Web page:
In Wake of Oil Spill, Most Americans See Need for Clean Energy and Climate Legislation

This week, NRDC has been making the case that the Gulf Oil spill is a disaster that should shock the Congress into acting on a big scale to reform our energy system and get moving on clean energy and climate legislation. After all if we really want to prevent future oil spills, we have to cut back on our reliance on oil and the best way to do that is to pass strong legislation.

We've called on President Obama and the US Senate to seize the moment.

It looks like the White House gets it, according to news reports over the last couple of days, such as this one from E&E News (subscrip required):

White House Press Secretary Robert Gibbs said today that he expects public opinion to grow in favor of an energy bill as gas prices make their traditional summer climb and while the oil spill continues in the Gulf of Mexico.

"With what you see is going on in the Gulf, you understand that drilling and drilling alone isn't going to solve our energy problems," Gibbs told reporters. Asked about prospects for a climate bill in the light of the spill, Gibbs said, "It's more ripe than it ever, in all honesty, has been."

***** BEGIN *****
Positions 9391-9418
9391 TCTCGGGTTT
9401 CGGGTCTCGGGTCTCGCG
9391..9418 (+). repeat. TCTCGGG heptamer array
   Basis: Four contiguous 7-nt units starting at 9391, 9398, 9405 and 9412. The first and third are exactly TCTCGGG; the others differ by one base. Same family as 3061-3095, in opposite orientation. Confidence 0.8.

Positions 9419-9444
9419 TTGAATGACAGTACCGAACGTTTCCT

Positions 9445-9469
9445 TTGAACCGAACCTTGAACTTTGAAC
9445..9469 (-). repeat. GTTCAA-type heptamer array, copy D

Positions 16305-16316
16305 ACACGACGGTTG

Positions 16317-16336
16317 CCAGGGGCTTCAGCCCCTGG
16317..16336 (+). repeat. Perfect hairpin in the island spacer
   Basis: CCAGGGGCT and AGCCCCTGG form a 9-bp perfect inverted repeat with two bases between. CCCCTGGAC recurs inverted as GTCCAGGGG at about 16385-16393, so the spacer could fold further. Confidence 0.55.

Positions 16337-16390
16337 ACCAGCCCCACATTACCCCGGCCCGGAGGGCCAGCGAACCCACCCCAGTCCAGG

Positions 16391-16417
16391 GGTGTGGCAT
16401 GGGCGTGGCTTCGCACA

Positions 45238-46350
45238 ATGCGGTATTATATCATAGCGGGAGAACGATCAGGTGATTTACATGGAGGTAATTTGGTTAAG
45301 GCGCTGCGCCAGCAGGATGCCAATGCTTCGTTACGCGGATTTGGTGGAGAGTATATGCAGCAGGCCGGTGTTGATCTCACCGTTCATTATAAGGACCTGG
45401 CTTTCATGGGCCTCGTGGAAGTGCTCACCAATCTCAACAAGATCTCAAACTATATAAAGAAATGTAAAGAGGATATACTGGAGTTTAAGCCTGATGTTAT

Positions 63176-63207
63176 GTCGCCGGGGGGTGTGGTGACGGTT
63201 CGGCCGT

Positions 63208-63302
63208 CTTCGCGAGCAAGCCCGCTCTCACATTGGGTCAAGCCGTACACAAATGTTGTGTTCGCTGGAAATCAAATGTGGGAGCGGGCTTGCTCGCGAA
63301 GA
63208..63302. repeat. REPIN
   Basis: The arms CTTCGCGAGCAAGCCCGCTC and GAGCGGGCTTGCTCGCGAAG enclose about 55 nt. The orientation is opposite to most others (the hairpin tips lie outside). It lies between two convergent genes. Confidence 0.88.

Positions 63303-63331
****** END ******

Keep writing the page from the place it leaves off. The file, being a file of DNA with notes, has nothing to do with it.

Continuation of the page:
Carol Browner, the president's top energy and climate adviser, made a similar connection between the climate bill and the Gulf Coast spill during an an interview with Bloomberg Television's "Political Capital With Al Hunt," which airs this weekend.

And the American people get it as well, as a new poll by NRDC reveals. In it, we found that in the wake of the Gulf spill,

Voters strongly favor the passage of a clean energy and climate change bill, with more than six in ten (64%) agreeing the Senate should pass the bill and four in ten (39%) saying so strongly.

That's a pretty clear signal that the American public gets that we need to move America off of oil and dirty fuels, but that as NRDC Program Director Wesley Warren puts it, "Congress needs a response which is as big as the spill is."